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    I had that idea some time ago, before I knew what I know now. EGR gases taken from before or after the cat are different ballgames. The pressure is different, the chemical makeup is different because of the catalytic action, the effect on combustion is different because of the chemistry. An engine, EGR system, and ECM calibration are designed for one, or designed for the other.

    Although I did have that idea at one time, I officially withdraw it. :)
     
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  8. LeviK

    LeviK New Member

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    Hi guys, I’m Levi from KC, MO. I’ve watched all the YouTube videos on the swap and read all the posts here. I just finished a gen 4 swap into my 2012 Prius v that had a blown head gasket. It started but is running rough. Everything is connected where it should be. I am using a brand new gen 3 EGR and valve
    new plugs gapped at 43 thousandths LKAR7BIX-11S
    gen 4 coils
    gen 3 flywheel and damper
    gen 3 wiring
    gen 3 intake

    In video 15 he is testing oil pressure but I can’t see exactly what he is doing. I’ve started it 4 times now but only letting it run for about 5 seconds as I don’t want to mess up the engine. There isn’t a check engine light on currently but maybe it’s because I’m not running it long enough.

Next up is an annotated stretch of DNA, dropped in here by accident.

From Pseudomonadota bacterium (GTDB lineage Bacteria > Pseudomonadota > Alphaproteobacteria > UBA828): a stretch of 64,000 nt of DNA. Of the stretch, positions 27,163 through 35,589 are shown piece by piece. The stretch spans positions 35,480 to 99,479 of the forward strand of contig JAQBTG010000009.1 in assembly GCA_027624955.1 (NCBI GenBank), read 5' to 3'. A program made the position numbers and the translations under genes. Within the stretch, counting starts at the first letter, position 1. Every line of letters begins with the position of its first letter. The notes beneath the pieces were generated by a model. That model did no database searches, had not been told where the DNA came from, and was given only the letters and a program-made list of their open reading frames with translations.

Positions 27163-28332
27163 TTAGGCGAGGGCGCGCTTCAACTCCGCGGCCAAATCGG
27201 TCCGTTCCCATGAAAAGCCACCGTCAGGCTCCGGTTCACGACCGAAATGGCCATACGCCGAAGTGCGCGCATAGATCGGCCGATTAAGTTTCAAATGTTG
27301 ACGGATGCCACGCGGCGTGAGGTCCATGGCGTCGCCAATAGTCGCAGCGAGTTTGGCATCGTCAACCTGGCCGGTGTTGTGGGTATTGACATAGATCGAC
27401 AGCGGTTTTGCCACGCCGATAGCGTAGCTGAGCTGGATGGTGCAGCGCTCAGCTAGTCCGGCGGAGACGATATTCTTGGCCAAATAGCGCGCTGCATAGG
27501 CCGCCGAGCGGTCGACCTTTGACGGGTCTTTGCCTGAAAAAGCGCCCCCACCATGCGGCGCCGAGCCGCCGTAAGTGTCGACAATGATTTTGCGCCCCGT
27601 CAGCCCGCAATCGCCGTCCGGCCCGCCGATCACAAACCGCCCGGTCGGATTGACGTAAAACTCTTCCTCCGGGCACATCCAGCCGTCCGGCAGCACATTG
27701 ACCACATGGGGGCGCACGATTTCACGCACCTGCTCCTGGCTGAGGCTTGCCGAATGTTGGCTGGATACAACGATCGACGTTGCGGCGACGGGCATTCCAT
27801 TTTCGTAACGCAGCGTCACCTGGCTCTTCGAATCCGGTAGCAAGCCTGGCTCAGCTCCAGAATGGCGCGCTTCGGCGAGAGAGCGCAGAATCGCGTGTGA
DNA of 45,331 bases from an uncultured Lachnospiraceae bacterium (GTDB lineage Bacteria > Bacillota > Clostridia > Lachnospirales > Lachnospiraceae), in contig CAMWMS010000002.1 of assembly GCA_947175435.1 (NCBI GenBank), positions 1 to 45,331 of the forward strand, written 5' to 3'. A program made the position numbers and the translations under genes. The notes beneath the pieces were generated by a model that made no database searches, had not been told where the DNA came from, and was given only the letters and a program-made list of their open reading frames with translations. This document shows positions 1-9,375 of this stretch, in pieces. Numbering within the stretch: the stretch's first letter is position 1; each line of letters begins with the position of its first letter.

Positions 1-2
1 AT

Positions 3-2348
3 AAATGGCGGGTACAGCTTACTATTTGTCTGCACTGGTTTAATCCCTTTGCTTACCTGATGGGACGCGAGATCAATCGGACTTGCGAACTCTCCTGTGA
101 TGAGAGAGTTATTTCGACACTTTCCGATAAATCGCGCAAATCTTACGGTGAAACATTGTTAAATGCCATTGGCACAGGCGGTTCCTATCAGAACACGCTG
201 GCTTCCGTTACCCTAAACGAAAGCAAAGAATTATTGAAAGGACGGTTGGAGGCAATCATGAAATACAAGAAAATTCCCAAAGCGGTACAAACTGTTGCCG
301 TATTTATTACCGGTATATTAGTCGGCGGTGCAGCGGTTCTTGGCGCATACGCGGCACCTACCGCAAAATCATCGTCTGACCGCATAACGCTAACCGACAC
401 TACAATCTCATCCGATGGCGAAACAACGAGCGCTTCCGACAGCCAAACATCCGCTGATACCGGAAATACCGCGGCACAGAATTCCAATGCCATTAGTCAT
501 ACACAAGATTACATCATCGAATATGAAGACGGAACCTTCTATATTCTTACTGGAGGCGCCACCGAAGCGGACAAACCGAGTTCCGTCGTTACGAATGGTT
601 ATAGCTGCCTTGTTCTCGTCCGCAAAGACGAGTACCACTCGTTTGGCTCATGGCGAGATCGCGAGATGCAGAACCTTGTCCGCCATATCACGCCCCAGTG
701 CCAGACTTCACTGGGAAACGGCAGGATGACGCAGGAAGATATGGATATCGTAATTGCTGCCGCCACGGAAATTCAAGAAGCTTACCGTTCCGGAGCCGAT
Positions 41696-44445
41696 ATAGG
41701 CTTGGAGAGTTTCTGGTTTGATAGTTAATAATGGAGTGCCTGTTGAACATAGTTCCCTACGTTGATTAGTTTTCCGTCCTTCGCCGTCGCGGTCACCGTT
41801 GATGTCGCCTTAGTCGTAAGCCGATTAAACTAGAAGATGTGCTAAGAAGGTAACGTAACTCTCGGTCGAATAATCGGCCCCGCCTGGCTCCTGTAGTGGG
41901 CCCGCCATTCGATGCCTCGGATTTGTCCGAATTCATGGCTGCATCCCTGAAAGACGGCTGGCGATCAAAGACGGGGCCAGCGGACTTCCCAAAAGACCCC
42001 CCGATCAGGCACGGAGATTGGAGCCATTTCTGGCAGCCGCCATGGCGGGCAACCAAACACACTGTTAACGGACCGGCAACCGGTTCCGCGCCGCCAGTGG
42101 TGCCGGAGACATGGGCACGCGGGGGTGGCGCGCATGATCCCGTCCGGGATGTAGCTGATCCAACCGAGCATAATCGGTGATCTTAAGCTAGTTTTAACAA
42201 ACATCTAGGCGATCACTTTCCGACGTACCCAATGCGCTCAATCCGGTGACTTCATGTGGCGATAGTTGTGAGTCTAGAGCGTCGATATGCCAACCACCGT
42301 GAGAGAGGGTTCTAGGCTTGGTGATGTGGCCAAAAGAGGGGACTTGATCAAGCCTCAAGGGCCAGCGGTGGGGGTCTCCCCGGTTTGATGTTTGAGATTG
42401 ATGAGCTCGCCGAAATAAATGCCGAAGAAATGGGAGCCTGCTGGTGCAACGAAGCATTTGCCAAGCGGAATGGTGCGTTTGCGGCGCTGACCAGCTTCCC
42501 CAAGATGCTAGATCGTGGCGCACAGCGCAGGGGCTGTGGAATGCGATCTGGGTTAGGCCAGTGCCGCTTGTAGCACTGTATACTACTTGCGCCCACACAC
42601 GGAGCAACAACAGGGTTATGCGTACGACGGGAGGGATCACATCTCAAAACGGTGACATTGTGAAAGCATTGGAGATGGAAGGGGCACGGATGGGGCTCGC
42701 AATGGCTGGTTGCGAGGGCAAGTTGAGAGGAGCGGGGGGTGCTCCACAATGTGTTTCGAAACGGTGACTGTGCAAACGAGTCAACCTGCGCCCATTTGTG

Any help would be appreciated.

    Thanks
     
  9. cnc97

    cnc97 Senior Member

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    After several cycles of starting the engine, there should be no question of oil pressure. If you are concerned about oil pressure, simply unplug the sensor and remove it. Have someone start the engine while you watch the sensor port. If oil is flowing, then obviously you have pressure. Then, after reinstalling the sensor, you can troubleshoot the rough running.
     
  10. cnc97

    cnc97 Senior Member

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    While the engine is running, you can either unplug the connector at the coil or injector to determine which cylinder(s) are misfiring. Then you can proceed with repairs as needed.
     
  11. LeviK

    LeviK New Member

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    Thanks, I noticed the battery was about 20% charged which I thought could have a big impact so I have been driving it attempting to build the charge up. It’s still misfiring. Not as bad as in the beginning but still there. Yesterday I unplugged each coil and it seemed to run better when coil 4 was unplugged. I swapped coils from cylinder 3 to cylinder 4 and it still acted the same when cylinder 4 was unplugged which ruled out a bad coil but today when I unplugged cylinder 2, 3 and 4 they all made the engine start vibrating slightly but not when I unplugged cylinder 1. I may have to let the dealer diagnose it and see what needs to be done. Slightly frustrating
     
  12. LeviK

    LeviK New Member

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    Guys, are the gen 4 coils being used on your swaps?
     
  13. cnc97

    cnc97 Senior Member

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    I have been using the Gen 4 coils on my engine since repair with no issue. Plug and play.